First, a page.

Russian-born Ludmila Gayvoronsky graduated from the Sourikov Academy of Art in Moscow, and have garnered many awards in Russia. Family tragedy, son’s brain injury, led her abroad to Europe, and then to USA, where she had hoped for cure. Dreams didn’t come true: her son passed away. All these afflictions have been reflected in Ludmila’s art adding a highest sensibility and subjective tone of personal reverie to her works. Ludmila Gayvoronsky imbues all her paintings with a visceral energy and emotionalism.
Her artwork encompasses genres ranging from expressionistic to surreal. Ludmila’s portfolio incorporates dreamlike, elusive mysterious qualities, which combines the past with imaginative mythical or allegorical settings, successfully fusing the abstract and the real into a distinctive original style. Her technically proficient draftsmanship and her individual imagination stand outside any regional classification and establishes her as a member of international art world. Ludmila has exhibited her works in Moscow, Vienna, Zalzburg, Paris, New York City, Oxford (England), Boston, and all over New England.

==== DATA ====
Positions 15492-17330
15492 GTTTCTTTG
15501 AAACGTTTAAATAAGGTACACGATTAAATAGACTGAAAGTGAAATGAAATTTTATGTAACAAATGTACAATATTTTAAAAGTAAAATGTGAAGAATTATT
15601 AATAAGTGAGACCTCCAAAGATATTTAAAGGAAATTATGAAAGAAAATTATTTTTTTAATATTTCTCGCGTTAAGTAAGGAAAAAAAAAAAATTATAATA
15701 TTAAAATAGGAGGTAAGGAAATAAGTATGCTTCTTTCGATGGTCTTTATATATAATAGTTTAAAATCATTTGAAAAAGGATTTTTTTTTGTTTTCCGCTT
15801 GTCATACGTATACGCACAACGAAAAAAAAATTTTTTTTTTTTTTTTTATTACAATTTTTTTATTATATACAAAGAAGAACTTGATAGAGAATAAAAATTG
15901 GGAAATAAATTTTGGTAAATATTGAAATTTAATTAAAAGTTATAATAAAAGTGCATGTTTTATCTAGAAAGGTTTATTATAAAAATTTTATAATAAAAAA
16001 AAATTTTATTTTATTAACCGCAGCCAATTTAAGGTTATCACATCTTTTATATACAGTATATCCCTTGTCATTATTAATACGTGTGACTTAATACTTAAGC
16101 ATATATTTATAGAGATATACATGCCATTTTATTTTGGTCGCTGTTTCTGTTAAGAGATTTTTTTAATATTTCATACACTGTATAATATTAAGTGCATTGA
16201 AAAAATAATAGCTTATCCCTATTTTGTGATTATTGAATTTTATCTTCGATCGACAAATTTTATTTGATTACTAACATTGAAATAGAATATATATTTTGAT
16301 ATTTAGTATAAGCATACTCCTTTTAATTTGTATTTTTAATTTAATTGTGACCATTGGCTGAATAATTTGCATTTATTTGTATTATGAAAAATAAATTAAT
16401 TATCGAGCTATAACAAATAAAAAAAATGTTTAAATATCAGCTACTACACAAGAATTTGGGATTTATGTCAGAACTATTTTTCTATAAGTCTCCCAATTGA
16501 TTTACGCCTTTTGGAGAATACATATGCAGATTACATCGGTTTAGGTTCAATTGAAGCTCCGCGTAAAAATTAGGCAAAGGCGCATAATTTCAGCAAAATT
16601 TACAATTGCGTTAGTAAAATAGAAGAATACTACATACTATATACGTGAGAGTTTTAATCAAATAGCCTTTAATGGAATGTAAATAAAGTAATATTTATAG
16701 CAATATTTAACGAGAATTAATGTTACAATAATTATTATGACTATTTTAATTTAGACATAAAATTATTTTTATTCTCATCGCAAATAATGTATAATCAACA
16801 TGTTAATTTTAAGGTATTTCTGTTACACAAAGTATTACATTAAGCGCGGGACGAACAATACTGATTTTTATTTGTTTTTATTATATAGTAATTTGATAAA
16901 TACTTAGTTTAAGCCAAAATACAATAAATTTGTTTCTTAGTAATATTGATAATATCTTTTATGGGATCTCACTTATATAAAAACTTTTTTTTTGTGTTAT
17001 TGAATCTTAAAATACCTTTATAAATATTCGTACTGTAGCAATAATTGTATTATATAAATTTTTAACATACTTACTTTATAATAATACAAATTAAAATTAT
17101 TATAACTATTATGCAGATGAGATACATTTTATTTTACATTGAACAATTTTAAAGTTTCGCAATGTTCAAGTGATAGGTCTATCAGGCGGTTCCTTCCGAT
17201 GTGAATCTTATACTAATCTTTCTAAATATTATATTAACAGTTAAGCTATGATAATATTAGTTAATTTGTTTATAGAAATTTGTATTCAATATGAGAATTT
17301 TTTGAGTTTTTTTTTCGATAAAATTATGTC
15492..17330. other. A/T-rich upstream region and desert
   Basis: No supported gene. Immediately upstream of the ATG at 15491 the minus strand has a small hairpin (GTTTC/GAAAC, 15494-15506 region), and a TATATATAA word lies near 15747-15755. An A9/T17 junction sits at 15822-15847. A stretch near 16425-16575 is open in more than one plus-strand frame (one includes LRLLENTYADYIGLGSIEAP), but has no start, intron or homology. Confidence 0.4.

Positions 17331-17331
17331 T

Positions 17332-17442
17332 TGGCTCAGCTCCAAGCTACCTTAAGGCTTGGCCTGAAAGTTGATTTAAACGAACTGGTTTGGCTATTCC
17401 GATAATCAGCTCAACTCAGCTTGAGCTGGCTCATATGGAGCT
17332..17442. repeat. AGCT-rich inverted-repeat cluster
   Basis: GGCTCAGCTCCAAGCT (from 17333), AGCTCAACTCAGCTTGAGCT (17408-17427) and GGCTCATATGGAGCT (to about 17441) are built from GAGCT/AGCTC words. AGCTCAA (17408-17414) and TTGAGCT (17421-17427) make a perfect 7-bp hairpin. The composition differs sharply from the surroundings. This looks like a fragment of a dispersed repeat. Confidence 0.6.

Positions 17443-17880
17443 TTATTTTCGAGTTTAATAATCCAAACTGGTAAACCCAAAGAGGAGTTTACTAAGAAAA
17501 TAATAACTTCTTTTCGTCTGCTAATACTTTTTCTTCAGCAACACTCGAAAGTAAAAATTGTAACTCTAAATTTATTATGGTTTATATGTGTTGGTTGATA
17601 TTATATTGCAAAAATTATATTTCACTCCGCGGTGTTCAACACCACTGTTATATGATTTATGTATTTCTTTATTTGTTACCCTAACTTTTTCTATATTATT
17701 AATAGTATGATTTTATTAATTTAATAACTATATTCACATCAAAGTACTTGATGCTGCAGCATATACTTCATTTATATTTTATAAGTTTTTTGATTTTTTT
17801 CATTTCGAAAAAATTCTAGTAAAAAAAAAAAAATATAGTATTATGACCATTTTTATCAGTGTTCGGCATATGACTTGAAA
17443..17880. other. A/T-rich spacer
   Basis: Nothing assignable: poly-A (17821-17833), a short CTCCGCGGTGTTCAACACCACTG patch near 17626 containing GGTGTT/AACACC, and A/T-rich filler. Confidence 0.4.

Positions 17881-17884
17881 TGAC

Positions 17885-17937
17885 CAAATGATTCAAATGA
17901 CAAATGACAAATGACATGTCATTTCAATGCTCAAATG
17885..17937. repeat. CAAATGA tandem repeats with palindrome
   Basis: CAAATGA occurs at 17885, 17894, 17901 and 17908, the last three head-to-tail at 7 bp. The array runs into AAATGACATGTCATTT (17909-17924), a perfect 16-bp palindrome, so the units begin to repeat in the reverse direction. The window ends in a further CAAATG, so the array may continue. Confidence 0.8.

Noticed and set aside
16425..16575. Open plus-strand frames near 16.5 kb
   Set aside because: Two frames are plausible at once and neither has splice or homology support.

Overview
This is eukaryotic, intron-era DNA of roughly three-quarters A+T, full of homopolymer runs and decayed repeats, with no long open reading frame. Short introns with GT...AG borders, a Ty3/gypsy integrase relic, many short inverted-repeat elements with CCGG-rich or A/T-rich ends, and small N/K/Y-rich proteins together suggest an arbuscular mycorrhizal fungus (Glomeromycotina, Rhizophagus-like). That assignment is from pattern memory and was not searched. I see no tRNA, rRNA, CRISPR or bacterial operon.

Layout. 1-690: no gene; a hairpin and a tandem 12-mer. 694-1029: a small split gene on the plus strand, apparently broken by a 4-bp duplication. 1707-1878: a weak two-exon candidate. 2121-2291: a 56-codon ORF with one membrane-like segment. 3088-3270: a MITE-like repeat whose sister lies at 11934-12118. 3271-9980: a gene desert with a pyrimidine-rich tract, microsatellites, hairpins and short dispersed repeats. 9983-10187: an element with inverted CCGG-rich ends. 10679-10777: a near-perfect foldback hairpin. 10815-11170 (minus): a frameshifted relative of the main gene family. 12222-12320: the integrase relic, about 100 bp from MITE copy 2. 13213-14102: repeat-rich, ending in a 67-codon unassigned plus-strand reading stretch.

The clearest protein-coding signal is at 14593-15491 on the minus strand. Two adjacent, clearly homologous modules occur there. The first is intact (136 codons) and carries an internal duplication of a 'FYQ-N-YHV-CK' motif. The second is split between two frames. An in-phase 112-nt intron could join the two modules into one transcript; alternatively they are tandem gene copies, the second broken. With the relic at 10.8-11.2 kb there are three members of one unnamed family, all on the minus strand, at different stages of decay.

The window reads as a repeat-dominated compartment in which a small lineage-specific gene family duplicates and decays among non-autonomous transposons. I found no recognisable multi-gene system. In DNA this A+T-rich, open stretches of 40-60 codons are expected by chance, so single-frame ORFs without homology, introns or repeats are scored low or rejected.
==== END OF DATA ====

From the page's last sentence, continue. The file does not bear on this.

Ludmila’s honors are numerous: from the Gold Medal at the very beginning of her career to the “American Medal of Honor” in 2003, and Premio Alba 2005. Diploma Di Meritol, Medal, Ferrara, Italia. Italian Accademia del Verbano conferred upon her title of Academician in Fine Art. Ludmila’s works has been featured in “Who’s who in International Art”, ”Who’s Who in America”, “Who’s Who in XXI Century, IBC, Cambridge, England”, “Who’s Who in the World”, “Who’s Who of American Women”, “Who’s Who in American Education”, “Dizionario Enciclopedico Internazionale D’Arte Moderna E Contemporanea, Casa Editrice Alba, Ferrara, Italia”, “2000 Outstanding Artists and Designers of the 20th Century, IBC, Cambridge, England”, “Analecta Husserliana, The Yearbook of Phenomenological Research, Kluwer Academic Publishers, The Netherlands”, “Manhattan Arts Magazine”, “American Portrait Artists Directory”, “The New York Art Review, “Encyclopedia of Living Artists”, “Art New England”, “The Boston Sunday Globe” to name a few.
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